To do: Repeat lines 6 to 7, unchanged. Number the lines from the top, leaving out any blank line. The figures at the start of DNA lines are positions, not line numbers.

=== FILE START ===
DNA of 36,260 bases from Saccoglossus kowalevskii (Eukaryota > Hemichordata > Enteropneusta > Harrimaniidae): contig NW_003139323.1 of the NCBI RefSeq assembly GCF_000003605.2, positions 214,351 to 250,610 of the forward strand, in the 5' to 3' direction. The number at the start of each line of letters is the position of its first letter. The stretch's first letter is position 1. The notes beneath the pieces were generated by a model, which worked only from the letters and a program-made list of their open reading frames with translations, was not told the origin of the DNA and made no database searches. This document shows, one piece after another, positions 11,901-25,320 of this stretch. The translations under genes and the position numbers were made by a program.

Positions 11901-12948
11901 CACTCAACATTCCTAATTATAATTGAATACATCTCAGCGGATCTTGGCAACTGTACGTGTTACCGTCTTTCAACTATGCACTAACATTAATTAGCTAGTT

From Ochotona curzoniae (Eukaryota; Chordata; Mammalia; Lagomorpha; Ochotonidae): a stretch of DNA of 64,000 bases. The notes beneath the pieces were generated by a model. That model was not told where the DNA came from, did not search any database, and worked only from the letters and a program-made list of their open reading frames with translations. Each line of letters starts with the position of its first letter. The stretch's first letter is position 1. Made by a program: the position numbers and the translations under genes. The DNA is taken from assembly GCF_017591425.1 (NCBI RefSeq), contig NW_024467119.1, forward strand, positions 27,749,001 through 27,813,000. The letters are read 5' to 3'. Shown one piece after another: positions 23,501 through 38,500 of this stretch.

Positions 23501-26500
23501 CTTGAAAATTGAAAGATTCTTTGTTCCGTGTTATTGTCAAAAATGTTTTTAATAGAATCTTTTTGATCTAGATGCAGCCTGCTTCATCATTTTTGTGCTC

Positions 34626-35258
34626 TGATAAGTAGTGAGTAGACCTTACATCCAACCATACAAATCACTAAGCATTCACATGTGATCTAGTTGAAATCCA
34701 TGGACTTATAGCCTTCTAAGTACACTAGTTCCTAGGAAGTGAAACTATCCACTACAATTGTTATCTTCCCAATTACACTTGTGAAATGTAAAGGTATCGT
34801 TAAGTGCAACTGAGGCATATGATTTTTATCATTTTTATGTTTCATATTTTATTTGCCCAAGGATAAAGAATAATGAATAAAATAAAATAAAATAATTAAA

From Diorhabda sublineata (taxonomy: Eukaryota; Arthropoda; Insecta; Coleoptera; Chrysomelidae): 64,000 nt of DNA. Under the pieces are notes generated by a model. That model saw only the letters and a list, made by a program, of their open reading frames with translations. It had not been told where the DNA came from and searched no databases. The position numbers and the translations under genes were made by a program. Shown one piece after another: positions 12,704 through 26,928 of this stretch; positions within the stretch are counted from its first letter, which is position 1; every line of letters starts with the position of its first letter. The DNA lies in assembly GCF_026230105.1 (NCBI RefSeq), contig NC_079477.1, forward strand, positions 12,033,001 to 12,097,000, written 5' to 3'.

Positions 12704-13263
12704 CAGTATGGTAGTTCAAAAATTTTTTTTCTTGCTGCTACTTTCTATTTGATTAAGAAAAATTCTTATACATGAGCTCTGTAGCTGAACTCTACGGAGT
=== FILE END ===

23501 CTTGAAAATTGAAAGATTCTTTGTTCCGTGTTATTGTCAAAAATGTTTTTAATAGAATCTTTTTGATCTAGATGCAGCCTGCTTCATCATTTTTGTGCTC

Positions 34626-35258